• You can book flexible tickets for flights but be aware you usually have to pay the difference between the prices for the tickets you bought and the new tickets. So changing your flight dates at short notice can be very expensive.
  • If you book through a travel agent or booking site, what are their terms and conditions? Will they refund you or provide a credit? Are there cancellation fees?
  • If you pay by credit or debit card (and you selected 'credit' when you paid), you may have access to credit card chargebacks if something goes wrong.
  • Keep on top of the latest travel advice and requirements at Travel restrictions can change at short notice.
  • If you do have to cancel, your travel insurer will ask you to claim what you can back from travel providers first. Read our advice on how to get your money back on travel cancellations and ask your travel insurer if you can get a refund or partial refund of your travel insurance premium.

How to get travel insurance


You can buy travel insurance from a travel insurer, travel agent, insurance broker, credit card provider, or even from your health, home or car insurer.


You can buy travel insurance online (direct from the insurer's website, from a comparison site or through an airline booking site), over the counter or over the phone.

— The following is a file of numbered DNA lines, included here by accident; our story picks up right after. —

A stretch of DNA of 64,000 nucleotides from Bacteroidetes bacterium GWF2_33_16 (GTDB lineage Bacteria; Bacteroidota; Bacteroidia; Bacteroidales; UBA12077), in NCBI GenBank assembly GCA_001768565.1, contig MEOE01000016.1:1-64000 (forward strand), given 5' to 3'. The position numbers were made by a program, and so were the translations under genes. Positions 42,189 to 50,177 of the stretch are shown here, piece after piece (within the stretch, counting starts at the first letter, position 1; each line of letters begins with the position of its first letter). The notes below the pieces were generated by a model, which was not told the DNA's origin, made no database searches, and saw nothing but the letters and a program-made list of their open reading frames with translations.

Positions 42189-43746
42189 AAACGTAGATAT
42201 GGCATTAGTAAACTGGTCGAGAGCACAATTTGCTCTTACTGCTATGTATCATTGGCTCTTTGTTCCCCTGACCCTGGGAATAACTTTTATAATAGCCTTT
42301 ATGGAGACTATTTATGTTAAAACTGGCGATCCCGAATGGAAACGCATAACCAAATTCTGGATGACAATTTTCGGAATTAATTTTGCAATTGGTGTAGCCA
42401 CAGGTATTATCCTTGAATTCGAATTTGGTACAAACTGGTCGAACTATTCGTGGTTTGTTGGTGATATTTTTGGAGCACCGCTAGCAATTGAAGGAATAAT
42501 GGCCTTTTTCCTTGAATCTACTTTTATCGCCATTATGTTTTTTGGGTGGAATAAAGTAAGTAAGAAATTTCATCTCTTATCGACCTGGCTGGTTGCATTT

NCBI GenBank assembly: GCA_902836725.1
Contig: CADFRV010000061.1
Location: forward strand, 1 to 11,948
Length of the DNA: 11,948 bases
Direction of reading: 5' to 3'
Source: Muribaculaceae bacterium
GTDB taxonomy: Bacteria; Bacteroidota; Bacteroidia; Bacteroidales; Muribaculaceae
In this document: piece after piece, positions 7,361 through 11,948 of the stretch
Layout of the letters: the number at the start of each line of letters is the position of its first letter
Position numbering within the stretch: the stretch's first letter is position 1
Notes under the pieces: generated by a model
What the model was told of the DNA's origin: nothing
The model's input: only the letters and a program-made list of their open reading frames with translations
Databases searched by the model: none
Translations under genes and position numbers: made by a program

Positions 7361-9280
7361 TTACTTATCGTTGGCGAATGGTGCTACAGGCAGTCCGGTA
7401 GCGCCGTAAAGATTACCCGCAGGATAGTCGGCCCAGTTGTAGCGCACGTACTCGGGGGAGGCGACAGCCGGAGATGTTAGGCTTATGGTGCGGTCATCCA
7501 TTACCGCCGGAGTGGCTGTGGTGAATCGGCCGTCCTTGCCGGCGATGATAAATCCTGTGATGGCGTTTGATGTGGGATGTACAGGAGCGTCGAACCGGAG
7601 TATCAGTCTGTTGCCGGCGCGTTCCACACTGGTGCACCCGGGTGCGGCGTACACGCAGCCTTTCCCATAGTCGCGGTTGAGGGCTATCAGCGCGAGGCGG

Buy travel insurance as soon as you know your travel dates. That way you're covered if your trip is cancelled before you even leave or if you're unable to travel at all.


You can certainly buy travel insurance quicker than it will take you to read this guide, but do you know what you'll be covered for? Will you be covered if you trip over after having a drink? If you crash your scooter in Thailand? If you lose your wallet during a stopover? If you need to isolate because you contract COVID-19?

There are a lot of 'what ifs' to consider, depending on where you're going and what you'll be doing, so it's worth reading the product disclosure statement (PDS) first to make sure you'll be covered.


If you're leaving Australia, travel insurance is just as essential as a passport.

5 things to consider before you buy

1. Where you're going

86% of travellers say they're more cautious after the COVID-19 pandemic about travelling to places where it could prove harder to return home in a crisis.

The level of cover and the cost of travel insurance can vary depending on the region you're travelling to, and some risks may be of greater concern than others.

Not all policies cover you for changing your plans due to a riot or civil commotion, for example, and not all travel insurance policies cover COVID-19 and other pandemics or epidemics such as SARS, so consider the risk levels in the country you're visiting. 

Travel insurance also may not be available for countries with travel alerts. Look up your destination on and make sure you're aware of any risks or safety advice.

And make sure you buy a policy that covers you for every country you're travelling to or transiting through. If you're going to Europe via a one-night stopover in the US, then get cover for the US and Europe. Usually a worldwide policy will cover this.

Destinations vs regions

Insurers sometimes apply policies to regions rather than having a policy for each destination.